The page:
Mary Kate Carofano, chief development officer at the Connecticut Food Bank (CFB), wants everyone to understand that hunger is a problem in all corners of Connecticut. "Either we don’t want to believe it," she says, "or we are too busy living our own lives to realize that one in every eight people in Connecticut struggles with hunger, and one in six children is unsure of if, when, and where they will get their next meal."
While she was a student here, a Sacred Heart service project in the Bronx was a turning point for Mary Kate. "One of the Sisters I looked up to was going and suggested I sign up. It was by far the best decision I could have made," she says. "I knew then that I wanted to become more involved with community outreach."
After obtaining her degree in sociology at Albertus Magnus College, Mary Kate undertook roles in development and management in the non-profit sector, including positions with the American Cancer Society, the National Kidney Foundation, and the Arthritis Foundation. At Connecticut Food Bank, she is responsible for individual and major giving, corporate development, special events, volunteer oversight, school-based programming, and the organization's communications and marketing initiatives.
Since much of Mary Kate's work involves direct fundraising—CFB raised more than eight million dollars last year—her friends and family often wonder how she asks people for money every day. "My answer is simple," she says. "I don't ask people for money. I ask that they become involved in our mission. How can anyone say no to providing essential food to those in need?" She notes that 42 percent of food-insecure families in CFB's six-county service area do not receive federal food assistance such as SNAP (food stamps), free or reduced school meals, or WIC (the supplemental nutrition program for women, infants and children) because they earn more than the qualifying income limit."But," she points out, "these are our neighbors who are too often torn between paying the utility bill or the rent, and putting food on the table."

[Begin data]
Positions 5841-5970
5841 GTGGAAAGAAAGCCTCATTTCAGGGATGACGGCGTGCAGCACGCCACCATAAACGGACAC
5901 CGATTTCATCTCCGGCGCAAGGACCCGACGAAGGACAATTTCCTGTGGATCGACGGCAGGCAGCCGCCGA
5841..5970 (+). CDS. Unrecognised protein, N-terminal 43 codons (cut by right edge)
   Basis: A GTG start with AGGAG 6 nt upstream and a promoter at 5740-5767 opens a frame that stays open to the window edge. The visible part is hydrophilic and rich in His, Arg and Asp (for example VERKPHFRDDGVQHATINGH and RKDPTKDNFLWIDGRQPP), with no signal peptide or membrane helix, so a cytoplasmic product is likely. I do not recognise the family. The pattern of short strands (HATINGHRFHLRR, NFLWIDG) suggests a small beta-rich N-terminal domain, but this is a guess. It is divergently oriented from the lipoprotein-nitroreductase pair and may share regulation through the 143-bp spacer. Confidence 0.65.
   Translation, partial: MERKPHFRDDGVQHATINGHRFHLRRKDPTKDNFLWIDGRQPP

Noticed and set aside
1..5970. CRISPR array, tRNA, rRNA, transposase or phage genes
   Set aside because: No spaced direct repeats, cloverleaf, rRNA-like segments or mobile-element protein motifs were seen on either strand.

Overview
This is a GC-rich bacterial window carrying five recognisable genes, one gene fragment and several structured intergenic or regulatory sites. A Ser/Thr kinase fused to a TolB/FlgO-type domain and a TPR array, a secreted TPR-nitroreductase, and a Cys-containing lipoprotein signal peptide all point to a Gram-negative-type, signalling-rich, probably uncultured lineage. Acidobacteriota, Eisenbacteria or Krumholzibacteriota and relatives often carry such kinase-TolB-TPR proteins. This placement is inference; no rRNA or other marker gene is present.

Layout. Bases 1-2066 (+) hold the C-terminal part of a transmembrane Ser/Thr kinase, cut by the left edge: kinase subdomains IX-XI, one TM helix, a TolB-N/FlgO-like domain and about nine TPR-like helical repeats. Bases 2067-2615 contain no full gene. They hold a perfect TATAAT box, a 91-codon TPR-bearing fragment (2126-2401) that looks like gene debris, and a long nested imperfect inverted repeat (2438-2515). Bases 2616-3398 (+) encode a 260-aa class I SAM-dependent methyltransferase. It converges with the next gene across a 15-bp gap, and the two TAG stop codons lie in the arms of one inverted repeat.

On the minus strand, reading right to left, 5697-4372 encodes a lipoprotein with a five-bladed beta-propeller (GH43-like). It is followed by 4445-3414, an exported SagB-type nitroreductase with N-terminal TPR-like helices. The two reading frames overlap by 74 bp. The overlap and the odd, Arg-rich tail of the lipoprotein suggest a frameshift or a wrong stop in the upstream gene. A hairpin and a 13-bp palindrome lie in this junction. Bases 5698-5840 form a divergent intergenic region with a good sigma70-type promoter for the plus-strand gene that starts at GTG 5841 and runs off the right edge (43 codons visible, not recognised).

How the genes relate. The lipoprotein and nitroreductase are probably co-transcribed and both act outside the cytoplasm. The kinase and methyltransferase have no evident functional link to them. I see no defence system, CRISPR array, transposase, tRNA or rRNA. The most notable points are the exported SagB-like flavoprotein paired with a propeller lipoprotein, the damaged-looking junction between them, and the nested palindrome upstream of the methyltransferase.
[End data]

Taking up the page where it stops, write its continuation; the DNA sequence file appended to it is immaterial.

Volunteers are central to CFB's mission and, under Mary Kate's leadership, the volunteer base has grown in the last year to over five thousand individuals—many of whom have connections to Sacred Heart.
Mary Kate's connection to Sacred Heart remains deep. "The Apostles of the Sacred Heart are members of my extended family," she says. "They taught and modeled compassion. They taught me to give without want, and to love without judgment. Their door is always open. In helping to feed the hungry, I carry the lessons of Sacred Heart in my work every day."